The empirical studies reviewed above suggest that little or no increase in economic output tends to follow reductions in inflation from a moderate, sustained pace to a slower pace near the rate defined as price stability. Does this imply that higher inflation is costless? No, not at all. First, as mentioned earlier, empirical studies often omit some of the more subtle and difficult-to-measure impacts of inflation. In the United States, tax-related distortions are relatively straightforward to measure while other distortions are less so. Other nations' tax systems may react quite differently to higher inflation, and, ironically, extensive tax evasion tends to blunt the interaction of a nominal tax system with inflation. Second, maintaining low, stable inflation tends to anchor the public's inflationary expectations. When inflation expectations are well-anchored, policymakers gain additional latitude to adopt aggressive policies when needed to offset large shocks to the economy without the risk of destabilizing the financial system. Finally, a policy of maintaining low, stable inflation enhances both the government's credibility and the confidence of household and businesses in the economy, tending to boost investment and growth. This "insurance" aspect also often is omitted from models.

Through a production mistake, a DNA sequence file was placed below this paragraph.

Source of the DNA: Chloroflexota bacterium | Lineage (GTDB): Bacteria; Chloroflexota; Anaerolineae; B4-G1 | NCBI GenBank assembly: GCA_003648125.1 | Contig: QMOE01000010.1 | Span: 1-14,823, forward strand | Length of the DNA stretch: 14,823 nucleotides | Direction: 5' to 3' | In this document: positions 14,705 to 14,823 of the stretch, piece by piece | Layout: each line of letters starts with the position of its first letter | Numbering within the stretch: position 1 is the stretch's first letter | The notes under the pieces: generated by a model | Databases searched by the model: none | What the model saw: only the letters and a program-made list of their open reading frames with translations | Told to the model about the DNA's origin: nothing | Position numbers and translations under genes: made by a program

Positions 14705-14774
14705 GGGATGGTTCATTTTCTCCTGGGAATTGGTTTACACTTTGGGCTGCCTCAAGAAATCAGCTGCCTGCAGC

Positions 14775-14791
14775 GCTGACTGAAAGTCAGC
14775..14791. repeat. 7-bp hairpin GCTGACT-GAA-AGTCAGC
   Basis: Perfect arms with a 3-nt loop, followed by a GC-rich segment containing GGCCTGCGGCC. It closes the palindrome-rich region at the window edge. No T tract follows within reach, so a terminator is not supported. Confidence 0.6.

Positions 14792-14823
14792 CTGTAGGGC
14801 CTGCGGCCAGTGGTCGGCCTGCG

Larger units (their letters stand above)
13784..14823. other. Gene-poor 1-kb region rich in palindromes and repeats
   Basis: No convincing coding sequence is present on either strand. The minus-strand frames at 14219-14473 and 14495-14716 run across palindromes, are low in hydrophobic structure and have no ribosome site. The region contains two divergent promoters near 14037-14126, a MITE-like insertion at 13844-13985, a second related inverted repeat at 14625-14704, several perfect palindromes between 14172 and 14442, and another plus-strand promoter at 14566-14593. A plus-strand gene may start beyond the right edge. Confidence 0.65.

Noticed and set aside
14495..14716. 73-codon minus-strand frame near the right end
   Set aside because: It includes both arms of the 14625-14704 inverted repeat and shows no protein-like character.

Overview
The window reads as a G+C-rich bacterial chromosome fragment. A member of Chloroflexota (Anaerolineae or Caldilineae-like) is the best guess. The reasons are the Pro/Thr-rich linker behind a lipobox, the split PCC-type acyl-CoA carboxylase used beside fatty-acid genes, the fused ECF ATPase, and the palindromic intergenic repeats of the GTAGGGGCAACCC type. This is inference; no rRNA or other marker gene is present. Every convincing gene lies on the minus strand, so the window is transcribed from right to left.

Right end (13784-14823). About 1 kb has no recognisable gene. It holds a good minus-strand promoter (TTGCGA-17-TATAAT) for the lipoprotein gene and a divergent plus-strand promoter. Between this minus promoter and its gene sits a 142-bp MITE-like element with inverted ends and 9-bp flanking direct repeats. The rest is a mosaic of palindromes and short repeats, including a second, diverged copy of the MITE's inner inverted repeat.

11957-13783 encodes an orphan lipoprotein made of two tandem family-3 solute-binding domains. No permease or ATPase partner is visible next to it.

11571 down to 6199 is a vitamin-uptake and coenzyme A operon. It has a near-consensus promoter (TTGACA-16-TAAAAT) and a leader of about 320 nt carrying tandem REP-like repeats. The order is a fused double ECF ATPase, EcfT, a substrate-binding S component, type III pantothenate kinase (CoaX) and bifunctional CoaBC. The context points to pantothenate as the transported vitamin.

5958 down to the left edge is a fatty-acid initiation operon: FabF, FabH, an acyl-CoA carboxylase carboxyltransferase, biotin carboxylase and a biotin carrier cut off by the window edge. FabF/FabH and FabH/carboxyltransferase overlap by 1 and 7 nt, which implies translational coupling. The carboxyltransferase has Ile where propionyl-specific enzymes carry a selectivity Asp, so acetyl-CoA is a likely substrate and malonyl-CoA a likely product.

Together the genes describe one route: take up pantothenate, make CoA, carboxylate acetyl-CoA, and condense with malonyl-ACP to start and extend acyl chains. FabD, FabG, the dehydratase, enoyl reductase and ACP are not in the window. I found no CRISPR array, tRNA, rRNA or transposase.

By itself, low and stable inflation cannot cause more rapid economic growth. An essential additional aspect is an institutional structure consistent with maintaining low, stable inflation. For most countries, fiscal discipline is the key. In their recent survey of inflation, Stanley Fischer, Ratna Sahay and Carlos Vegh note that Milton Friedman's dictum—inflation always and everywhere is a monetary phenomenon—while true, is only the "beginning of wisdom."9 Unsustainable fiscal policies—that is, the need of the government to borrow large sums—almost always is the fuel for increased sustained inflation. Excessive government deficits generate pressure on the central bank to create more money so as to provide to purchasers the wherewithal to buy increasing government debt. If the central bank refuses to do so—perhaps because of an inflation target—a fiscal and foreign-exchange crisis is likely to follow; examples include Mexico, Argentina, Turkey, Brazil, Thailand, South Korea, Indonesia and Russia. Absent public confidence in fiscal discipline, the adoption of inflation targeting (and subsequent lower inflation) should not be expected to increase growth. Despite lower current inflation, the costs associated with the older, more rapid inflation will continue until confidence in long-term fiscal responsibility is widespread.